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Transformers: Dark of the Moon Review

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It’s that time of year again: summer. It’s hot outside, and cookouts with fireworks are just around the corner, so it’s only natural that American cinemas should be filled with explosions. When it comes to blowing things up, nothing in recent memory tops the display of the “Transformers” movies. The third film in the franchise, “Transformers: Dark of the Moon” hits multiplexes across the nation just in time for all the explosions one could possibly want.

The plot to “Dark of the Moon” is pretty standard fare for the franchise. It is revealed in the opening credits that there is evidence of robotic life located on the dark side of planet Earth’s moon, which was the real reason for the countless trips to the moon by the United States and Russia. This life is now threatening the peace on Earth that is being given by the Autobots led by Optimus Prime. It appears the Decepticons, led by Megatron and Shockwave, are still out to conquer Earth.

As you might expect, the plot is even more convoluted and inconsequential than the aforementioned paragraph. The bottom-line is that it’s yet another battle for Earth between the Autobots and the Decepticons, with American governmental forces, along with our hero Sam Witwicky (Shia LaBeouf) will try to help, but mostly just get in the way. But you didn’t come for the plot; you came for the fireworks, right? Let’s hope so, because there are plenty to be seen.

There are several bits of good news regarding “Transformers: Dark of the Moon”. The first is that while it does not equal the original, it is miles ahead of the last installment in the franchise, “Transformers: Revenge of the Fallen”. While that film was a rusted, metal mess of a movie, “Dark of the Moon” at least contains a logical plot. Also, the effects in the film are some of the best you will ever see. If you are able to see this movie in IMAX, I would highly recommend it. “Dark of the Moon” contains the best use of live action 3D to date. The last hour of the film is a singular battle scene of epic proportions, and within it there are four or five action sets that, when viewed in 3D, are worth the price of admission.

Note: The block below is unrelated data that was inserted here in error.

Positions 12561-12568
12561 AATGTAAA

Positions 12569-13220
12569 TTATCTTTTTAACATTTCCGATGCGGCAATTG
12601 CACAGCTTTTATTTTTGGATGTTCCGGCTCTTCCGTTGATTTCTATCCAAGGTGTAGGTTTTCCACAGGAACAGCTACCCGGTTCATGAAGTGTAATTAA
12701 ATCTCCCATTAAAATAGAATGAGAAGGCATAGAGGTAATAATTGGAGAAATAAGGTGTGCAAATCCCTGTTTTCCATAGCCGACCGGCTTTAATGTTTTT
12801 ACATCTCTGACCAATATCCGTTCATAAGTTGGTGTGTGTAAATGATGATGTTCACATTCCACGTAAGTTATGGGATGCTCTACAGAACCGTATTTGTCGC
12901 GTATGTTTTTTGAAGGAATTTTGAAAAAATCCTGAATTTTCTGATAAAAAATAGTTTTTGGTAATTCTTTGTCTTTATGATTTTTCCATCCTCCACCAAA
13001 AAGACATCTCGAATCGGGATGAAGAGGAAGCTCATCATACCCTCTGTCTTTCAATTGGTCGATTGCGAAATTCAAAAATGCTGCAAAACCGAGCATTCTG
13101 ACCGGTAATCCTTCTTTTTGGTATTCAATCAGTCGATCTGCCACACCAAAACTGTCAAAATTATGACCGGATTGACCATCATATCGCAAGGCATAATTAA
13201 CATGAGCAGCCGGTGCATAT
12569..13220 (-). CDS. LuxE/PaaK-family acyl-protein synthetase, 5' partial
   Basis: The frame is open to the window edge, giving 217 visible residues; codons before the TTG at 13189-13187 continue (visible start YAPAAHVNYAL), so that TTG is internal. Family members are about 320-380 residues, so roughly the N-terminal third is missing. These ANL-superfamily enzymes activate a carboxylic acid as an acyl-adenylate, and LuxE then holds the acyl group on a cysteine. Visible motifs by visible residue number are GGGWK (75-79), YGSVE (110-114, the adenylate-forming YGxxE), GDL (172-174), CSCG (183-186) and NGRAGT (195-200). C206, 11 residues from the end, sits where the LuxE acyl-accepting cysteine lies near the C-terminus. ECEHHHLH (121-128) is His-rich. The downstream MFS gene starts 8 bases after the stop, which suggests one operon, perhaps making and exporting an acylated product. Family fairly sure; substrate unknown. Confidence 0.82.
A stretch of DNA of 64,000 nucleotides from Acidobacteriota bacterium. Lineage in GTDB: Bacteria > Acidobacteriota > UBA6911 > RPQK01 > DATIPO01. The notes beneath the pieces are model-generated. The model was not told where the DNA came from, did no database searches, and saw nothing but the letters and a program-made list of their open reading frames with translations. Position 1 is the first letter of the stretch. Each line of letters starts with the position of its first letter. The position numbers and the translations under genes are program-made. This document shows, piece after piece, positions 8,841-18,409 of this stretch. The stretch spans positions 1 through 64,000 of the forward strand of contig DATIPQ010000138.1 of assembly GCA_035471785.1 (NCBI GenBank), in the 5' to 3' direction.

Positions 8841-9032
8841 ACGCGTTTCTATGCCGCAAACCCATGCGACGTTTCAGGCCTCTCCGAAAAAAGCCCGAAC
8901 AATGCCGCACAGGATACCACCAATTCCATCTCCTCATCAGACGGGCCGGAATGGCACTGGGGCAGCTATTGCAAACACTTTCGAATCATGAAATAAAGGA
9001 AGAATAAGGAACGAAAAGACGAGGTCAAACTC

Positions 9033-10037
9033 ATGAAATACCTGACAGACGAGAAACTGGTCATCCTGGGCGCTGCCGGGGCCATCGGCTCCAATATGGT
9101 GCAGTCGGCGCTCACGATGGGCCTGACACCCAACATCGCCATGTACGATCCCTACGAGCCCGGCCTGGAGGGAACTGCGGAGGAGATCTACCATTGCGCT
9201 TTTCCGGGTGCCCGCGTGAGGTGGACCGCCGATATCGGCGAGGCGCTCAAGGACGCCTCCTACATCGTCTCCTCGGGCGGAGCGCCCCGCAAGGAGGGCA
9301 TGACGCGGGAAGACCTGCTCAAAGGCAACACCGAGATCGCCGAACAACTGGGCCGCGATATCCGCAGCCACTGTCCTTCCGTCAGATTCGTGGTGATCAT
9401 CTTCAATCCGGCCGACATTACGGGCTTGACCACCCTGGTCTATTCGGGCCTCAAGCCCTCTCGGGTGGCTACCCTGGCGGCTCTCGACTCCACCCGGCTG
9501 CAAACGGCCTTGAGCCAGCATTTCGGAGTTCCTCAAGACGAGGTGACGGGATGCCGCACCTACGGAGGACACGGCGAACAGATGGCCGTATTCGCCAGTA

The acting in “Dark of the Moon” is also better than the previous films. New to the franchise are John Malkovich as Sam’s crazy boss, Patrick Dempsey and the hilarious Ken Jeong. All three of these additions give the movie some legitimately funny moments, and it’s important for a movie like this to not take itself too seriously. Also new to the cast is Rosie Huntington-Whiteley as Carly, Sam’s new love interest. After Megan Fox backed out of the project right before filming, director Bay chose model Whiteley to replace her as the talentless, yet attractive, female lead.

Unfortunately, while it’s better and funnier than “Revenge of the Fallen”, “Dark of the Moon” still has issues. Even though the effects are great, it all becomes numbing after a while. The film clocks in at over two and a half hours, which is far too long. The script is also terrible, filled with some of the worst dialogue you’ll ever hear (“Retirement is whack”). Director Bay insists on treating the audience like they’re imbeciles by doing things like explicitly telling them that a nuclear weapons manufacturing site in the Middle East is “illegal”. The U.S. – Autobot alliance now busies itself by dispatching black-ops military teams around the world to assist in solving human problems by blowing up an Iranian nuclear power plant, with “the world” being represented onscreen by “the Middle-East”, and “human problems” taking the form of an “illegal nuclear site” in the Middle-East, Iran. Nowhere in the movie they say the word “Iran” but they do show the Iranian flag on the Defense Minister’s car which is in fact an Autobot infiltrator.